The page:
Lot 50
  • 50

Martial Raysse

2,000,000 - 3,000,000 USD
bidding is closed


  • Martial Raysse
  • Untitled
  • oil and photograph collage on canvas
  • 68 x 46 5/8 in. 172.7 x 118.5 cm.
  • Executed in 1964, this work is registered in the Martial Raysse Archives Inventory.


Galleria del Leone, Venice
Acquired by the present owner from the above circa 1972


This work is in very good condition overall. There are scattered areas of residue (primarily light scuffs, drips and sprays, some of which are noticeable only under UV light) which are related to the artist's process and materials at the time of execution in the studio. There are also crimps and ripples to the collaged areas of photo paper primarily in the face and hair which are inherent to the process. There is an area of feathered hairline cracking with one minute paint chip located 3 ¾ - 5 ¾ in. from the right and 7 ¾ - 8 7/8 in. from the top, and another similar area located 3 – 4 ½ in. from the right and 15 1/8 – 16 in. from the top. Under ultraviolet light there are small scattered spots in the black lower right quadrant that may be inpainting or studio incidents similar to those referenced above. This work is framed in a wood strip frame with a gilded face.
In response to your inquiry, we are pleased to provide you with a general report of the condition of the property described above. Since we are not professional conservators or restorers, we urge you to consult with a restorer or conservator of your choice who will be better able to provide a detailed, professional report. Prospective buyers should inspect each lot to satisfy themselves as to condition and must understand that any statement made by Sotheby's is merely a subjective qualified opinion.

Catalogue Note

Painted in 1964, Untitled has everything of a prototypical Pop Art icon. Similar to other Pop artists who sourced imagery from popular culture, the glossy pictures in magazines and advertisements devoted to the commercialized glory of beauty are at the foundation of the work of Martial Raysse.  Exploiting to a maximum the concepts of the canon and the ideal, Raysse invents an artificial reality - flashy and triumphant - of which this work, created in 1964, is a superb example.  Raysse believed in an internalized and personal vision of reality, stating "I used to believe that vision was a mental phenomenon.  Now, I think that vision is only a sentimental phenomenon: in an orange landscape, the house where the loved woman lives will appear as pink." (Martial Raysse, Nîmes, Carré d'Art, 1992-1993, p. 80).  Here, the attractive features of the model are the pretexts and means for an assemblage or recreation that is made-up and utterly seductive.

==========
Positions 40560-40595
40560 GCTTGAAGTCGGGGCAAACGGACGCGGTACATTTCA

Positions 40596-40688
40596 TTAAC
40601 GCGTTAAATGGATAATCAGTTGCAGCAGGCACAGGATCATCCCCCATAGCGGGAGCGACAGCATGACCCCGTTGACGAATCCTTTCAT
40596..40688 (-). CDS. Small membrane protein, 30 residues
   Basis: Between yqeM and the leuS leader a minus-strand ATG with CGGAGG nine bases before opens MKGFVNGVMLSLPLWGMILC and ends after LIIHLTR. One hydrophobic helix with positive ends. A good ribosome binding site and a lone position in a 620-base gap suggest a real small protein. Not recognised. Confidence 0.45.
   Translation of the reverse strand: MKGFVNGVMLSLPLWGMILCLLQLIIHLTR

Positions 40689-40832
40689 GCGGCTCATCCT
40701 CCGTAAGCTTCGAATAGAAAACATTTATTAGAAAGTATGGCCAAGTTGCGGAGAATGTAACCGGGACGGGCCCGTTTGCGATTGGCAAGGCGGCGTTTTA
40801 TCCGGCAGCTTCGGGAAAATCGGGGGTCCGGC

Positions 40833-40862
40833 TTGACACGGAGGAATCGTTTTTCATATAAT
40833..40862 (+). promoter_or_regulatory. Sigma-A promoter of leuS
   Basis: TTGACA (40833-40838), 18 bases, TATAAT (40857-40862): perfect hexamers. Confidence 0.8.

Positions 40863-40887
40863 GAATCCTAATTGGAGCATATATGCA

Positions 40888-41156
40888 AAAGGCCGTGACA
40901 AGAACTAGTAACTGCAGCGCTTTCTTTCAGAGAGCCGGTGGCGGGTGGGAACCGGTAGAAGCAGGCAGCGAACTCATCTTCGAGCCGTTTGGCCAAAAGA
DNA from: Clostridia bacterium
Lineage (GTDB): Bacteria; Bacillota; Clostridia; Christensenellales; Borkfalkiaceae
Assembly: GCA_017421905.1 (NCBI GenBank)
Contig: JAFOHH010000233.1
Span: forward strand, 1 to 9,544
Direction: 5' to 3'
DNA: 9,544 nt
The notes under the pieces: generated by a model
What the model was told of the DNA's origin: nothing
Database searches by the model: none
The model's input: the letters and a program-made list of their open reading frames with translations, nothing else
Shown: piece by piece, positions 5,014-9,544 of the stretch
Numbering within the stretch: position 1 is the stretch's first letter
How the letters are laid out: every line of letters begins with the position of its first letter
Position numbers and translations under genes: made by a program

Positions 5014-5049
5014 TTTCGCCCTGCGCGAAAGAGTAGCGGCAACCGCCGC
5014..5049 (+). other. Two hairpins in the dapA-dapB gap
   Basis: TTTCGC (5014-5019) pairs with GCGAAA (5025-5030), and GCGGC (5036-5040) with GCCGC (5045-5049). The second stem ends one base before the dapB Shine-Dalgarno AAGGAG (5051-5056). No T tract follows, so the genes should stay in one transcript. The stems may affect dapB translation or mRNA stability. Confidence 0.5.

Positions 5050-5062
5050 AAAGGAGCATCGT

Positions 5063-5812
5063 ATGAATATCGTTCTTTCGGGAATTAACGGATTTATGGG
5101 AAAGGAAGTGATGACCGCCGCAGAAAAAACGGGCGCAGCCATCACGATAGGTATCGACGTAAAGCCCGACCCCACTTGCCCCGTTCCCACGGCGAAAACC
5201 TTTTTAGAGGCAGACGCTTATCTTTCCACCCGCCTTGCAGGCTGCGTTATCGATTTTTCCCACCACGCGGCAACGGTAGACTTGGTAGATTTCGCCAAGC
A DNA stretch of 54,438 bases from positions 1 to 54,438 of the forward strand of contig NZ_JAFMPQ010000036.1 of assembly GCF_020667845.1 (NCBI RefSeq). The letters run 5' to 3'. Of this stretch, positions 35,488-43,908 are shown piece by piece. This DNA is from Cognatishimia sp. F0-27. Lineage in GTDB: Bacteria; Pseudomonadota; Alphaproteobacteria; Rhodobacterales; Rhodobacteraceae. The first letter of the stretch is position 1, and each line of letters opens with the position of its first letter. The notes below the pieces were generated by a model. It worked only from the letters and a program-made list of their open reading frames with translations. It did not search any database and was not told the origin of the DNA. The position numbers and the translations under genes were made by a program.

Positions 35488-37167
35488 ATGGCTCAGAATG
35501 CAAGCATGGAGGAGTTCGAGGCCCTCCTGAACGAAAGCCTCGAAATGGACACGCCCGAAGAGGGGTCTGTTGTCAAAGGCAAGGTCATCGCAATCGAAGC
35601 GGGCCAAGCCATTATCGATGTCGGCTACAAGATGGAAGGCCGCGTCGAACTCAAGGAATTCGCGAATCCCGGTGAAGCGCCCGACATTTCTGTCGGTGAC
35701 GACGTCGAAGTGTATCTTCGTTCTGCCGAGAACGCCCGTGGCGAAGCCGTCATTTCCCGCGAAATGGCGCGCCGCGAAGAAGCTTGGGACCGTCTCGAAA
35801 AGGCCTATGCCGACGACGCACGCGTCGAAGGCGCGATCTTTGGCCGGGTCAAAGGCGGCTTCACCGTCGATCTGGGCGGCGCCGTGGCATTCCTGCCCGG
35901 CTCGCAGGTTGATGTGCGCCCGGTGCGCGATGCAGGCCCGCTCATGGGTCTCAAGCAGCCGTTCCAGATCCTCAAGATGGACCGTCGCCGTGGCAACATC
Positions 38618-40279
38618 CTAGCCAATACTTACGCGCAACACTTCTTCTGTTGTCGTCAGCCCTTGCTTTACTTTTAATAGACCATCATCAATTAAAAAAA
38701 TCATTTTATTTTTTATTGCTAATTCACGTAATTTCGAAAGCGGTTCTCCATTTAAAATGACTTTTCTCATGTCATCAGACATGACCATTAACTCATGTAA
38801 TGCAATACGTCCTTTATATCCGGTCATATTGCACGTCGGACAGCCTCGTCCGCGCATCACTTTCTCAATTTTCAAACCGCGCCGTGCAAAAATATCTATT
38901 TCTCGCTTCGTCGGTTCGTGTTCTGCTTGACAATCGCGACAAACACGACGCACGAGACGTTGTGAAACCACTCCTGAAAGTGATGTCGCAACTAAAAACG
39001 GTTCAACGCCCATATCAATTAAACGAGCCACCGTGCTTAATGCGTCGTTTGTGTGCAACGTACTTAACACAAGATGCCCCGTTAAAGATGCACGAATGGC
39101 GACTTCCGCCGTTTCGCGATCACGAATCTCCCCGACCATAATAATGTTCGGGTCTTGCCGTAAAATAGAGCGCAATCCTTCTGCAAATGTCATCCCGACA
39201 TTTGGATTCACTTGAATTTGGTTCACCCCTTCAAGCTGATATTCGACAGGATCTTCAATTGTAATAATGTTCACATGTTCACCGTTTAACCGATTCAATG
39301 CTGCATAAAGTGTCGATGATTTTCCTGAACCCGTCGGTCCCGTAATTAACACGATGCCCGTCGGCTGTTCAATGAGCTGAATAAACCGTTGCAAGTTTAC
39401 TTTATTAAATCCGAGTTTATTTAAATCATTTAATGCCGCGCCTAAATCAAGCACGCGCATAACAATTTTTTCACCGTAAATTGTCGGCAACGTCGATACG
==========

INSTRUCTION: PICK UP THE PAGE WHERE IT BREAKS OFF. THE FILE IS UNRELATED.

The fluorescent and eccentric colors are the first and most immediate stimulants in the magnetic impact of the imagery in the present work. The incredible jet-black of the 1960s hairstyle accentuates the explosive and haphazard juxtaposition of pink, orange, blue, violet and green. The different coloring processes, including flocking (plastic fiber spray), intensify the contrasts and interaction of the materials. The artist who claims to have "tracked down life in colors through plastics, fluorescence, neon and artificial lights" excels in these stunning and extreme polychrome relationships. (The artist as quoted in Exh. Cat., Amsterdam, Stedelijk Museum, Martial Raysse, Master and Slave of the Imagination, 1965).  His highly colorful vocabulary lies at the junction between the artists of American Pop and those of the New Realism movement (Yves Klein, Niki de Saint-Phalle, César and others) with whom he signed the legendary Manifesto of 1960.  In his original manner of treating the canvas (by multiplying techniques and media), Martial Raysse also borrows from Henri Matisse. The colored shapes outlined in blue in the background and the pink and violet stripes of the pullover worn by the model form an eminently decorative "pattern" which, in certain ways, recalls the bold and graphic paper cut-outs Matisse produced in the 1950s.

In addition, photography and film are the origin of the unusual and striking framing and composition of Untitled. The subject is seen in close-up, filling the frame as if in a movie still or posed publicity shot. During a period when Warhol produced short films and Jean-Luc Godard defined the New Wave, Martial Raysse adopted the photographic medium as a source of inspiration:  "In my case, the photograph played a role as an intermediary which, at the beginning, took the form of these stereotyped faces of young women from advertisements, a leitmotiv of our visual culture." (Martial Raysse, Nîmes, Carré d'Art, 1992-1993, p. 116). Photography was not only a source of inspiration but also a working tool because the artist started by enlarging black-and-white photos which he then pasted on the canvas before applying pigments. The photograph, therefore, takes over the role of a preliminary drawing, but Raysse in no way sacrifices line to color. In 1964 (the year of the portrait of the present work), he paid tribute to Ingres – the great master of contour - in a famous series of odalisques entitled Made in Japan.  In all cases, the over-saturation of bright colors transforms these odalisques, as in Untitled, into perfectly anti-academic stars.

Enhanced by an unusual composite technique and unconventional colors, to which is added the beauty of the model, the 1964 portrait fulfills the desire of Martial Raysse to "extol the modern world, optimism and the sun." (Ibid., p. 47).  He incarnates what Art History has defined by the sparkling term "Pop".